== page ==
The U.S. economy grew faster than initially thought in the second quarter on solid domestic demand, showing fairly strong momentum that could still allow the Federal Reserve to hike interest rates this year.
Gross domestic product expanded at a 3.7 percent annual pace instead of the 2.3 percent rate reported last month, the Commerce Department said on Thursday in its second GDP estimate.
The GDP report, which was released in the wake of a global stock market sell-off, should offer assurance to both investors and cautious Fed officials that the United States was in good shape to weather the growing strains in the world economy.
Concerns over slowing economic growth in China sent global equity markets into a tailspin last week, raising doubts that the U.S. central bank would raise its short-term interest rate next month.
On Wednesday, New York Fed President William Dudley said that prospects of a September lift-off in the central bank's key lending rate "seems less compelling to me than it was a few weeks ago."
The upward revisions to second-quarter growth also reflected the accumulation of $121.1 billion worth of inventories, up from the previous estimate of $110 billion. That meant inventories contributed 0.22 percentage point to GDP instead of subtracting 0.08 percentage point as reported last month.
While the huge inventory build will likely weigh on growth in the third quarter, the blow could be softened by rebounding business investment on capital goods.
Economists polled by Reuters had expected that second-quarter GDP growth would be revised to a 3.2 percent rate.
Underscoring the economy's solid fundamentals, a measure of private domestic demand, which excludes trade, inventories and government expenditures, increased at a 3.3 percent rate, instead of the previously reported 2.5 percent pace.
Consumer spending, which accounts for more than two-thirds of U.S. economic activity, grew at a 3.1 percent rate, rather than the 2.9 percent pace reported last month. Consumer spending got off a to brisk start in the third quarter, with retail sales rising solidly in July.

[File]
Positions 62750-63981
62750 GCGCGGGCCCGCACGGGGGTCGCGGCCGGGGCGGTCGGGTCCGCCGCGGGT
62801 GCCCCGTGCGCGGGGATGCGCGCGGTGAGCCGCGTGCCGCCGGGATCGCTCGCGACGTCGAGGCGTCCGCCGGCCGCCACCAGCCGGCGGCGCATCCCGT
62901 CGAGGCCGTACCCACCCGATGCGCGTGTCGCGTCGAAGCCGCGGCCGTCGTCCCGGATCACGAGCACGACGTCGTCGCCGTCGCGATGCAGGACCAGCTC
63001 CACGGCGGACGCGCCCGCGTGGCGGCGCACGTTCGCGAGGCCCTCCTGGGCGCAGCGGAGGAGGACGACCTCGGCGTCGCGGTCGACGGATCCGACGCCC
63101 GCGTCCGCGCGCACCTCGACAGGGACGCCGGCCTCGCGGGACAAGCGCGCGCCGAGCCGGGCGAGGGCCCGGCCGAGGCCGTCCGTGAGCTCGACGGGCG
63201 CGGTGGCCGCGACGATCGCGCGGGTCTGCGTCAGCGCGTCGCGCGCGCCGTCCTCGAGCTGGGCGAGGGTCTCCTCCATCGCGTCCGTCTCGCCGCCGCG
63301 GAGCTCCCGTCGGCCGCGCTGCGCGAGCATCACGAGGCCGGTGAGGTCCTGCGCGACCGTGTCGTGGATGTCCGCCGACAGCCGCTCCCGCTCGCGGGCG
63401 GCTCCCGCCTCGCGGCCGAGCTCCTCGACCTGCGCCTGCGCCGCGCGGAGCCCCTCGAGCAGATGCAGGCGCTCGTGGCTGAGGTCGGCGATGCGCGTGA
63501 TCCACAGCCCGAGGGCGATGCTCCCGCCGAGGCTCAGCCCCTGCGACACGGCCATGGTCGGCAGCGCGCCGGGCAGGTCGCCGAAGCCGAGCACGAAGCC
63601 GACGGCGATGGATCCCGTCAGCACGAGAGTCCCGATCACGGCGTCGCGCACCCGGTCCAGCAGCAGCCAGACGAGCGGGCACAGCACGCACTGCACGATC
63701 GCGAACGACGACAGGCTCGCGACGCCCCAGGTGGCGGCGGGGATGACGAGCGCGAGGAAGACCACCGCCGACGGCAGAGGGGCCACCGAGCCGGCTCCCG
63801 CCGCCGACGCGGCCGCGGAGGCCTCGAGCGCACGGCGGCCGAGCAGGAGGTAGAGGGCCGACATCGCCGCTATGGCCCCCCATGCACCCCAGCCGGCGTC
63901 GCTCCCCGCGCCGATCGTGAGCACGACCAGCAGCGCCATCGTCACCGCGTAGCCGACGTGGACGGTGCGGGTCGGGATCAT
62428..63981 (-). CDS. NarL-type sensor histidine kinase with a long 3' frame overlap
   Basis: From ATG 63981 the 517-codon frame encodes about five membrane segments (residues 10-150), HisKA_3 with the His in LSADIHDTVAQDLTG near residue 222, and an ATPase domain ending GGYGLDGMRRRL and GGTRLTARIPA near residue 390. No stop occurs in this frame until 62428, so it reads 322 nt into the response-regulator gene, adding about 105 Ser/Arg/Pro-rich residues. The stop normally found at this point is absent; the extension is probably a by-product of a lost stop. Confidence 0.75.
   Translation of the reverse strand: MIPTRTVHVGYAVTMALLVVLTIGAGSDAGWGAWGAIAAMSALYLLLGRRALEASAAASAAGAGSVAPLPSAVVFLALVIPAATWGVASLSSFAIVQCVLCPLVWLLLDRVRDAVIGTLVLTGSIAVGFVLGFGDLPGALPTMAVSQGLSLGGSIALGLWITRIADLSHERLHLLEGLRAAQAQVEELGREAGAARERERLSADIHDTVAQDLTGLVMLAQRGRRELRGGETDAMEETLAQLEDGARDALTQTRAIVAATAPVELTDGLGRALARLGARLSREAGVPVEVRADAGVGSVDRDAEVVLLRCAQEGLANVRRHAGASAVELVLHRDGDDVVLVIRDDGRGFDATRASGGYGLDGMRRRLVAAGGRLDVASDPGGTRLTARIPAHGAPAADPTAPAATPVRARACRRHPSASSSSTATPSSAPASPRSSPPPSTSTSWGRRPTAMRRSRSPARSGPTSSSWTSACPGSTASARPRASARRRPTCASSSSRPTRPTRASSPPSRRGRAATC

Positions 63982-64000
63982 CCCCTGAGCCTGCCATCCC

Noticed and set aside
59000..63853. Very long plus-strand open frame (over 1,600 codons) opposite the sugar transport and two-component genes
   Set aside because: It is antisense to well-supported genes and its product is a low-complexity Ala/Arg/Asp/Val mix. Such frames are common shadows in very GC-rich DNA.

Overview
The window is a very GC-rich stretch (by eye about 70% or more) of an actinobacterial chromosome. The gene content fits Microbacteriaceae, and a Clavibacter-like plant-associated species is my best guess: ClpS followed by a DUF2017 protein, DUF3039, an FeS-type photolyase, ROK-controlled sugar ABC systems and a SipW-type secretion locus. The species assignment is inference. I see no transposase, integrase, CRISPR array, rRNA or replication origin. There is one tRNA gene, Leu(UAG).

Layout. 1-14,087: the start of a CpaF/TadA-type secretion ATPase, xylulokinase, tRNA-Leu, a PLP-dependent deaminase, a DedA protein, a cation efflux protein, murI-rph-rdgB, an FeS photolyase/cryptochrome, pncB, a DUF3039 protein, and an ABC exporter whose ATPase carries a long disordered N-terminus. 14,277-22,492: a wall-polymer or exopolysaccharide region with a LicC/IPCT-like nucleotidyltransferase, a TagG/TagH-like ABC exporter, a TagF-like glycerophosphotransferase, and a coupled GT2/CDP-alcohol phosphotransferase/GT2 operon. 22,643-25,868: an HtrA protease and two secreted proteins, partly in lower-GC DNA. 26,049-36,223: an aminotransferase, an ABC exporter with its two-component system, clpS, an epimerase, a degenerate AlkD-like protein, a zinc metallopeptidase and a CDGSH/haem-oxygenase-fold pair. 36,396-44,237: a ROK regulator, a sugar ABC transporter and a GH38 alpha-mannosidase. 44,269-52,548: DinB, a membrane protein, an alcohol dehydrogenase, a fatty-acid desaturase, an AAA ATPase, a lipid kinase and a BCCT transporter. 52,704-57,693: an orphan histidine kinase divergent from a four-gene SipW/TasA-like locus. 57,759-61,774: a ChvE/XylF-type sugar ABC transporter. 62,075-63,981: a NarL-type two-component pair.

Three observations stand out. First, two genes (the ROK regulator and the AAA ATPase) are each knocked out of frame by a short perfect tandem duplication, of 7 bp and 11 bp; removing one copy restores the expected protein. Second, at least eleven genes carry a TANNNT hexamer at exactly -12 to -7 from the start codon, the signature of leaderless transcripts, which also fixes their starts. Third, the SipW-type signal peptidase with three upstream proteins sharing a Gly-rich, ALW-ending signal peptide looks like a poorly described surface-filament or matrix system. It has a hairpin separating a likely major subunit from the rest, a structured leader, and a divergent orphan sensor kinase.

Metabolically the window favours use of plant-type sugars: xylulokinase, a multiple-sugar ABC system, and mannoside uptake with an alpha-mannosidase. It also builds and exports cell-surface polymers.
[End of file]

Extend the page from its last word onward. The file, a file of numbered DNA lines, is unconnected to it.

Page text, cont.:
A strong labor market, cheaper gasoline and relatively higher house prices, which are boosting household wealth, are helping to support consumer spending.
Investment in nonresidential structures was revised to show it rising at a 3.1 percent rate, reflecting stronger spending on commercial and healthcare construction. It was previously reported to have contracted at a 1.6 percent pace.
Spending on residential construction was raised to a 7.8 percent pace from a 6.6 percent rate. Business spending on equipment was not as weak as initially thought.
The energy sector continued to weigh on growth as it struggles with the lingering effects of deep spending cuts by oil-field companies like Schlumberger and Halliburton in the aftermath of a more than 60 percent plunge in crude oil prices since last year.
Spending on mining exploration, wells and shafts plunged at a 68.3 percent rate in the second quarter, the largest decline since the second quarter of 1986. This category was previously reported to have contracted at a 68.2 percent pace.
The trade deficit was smaller than previously reported, adding 0.23 percentage point to GDP growth.
The GDP report also showed after-tax corporate profits rebounded 1.3 percent in the second quarter after declining 7.9 percent in the first quarter. A strong dollar has constrained the profits of multinational corporations.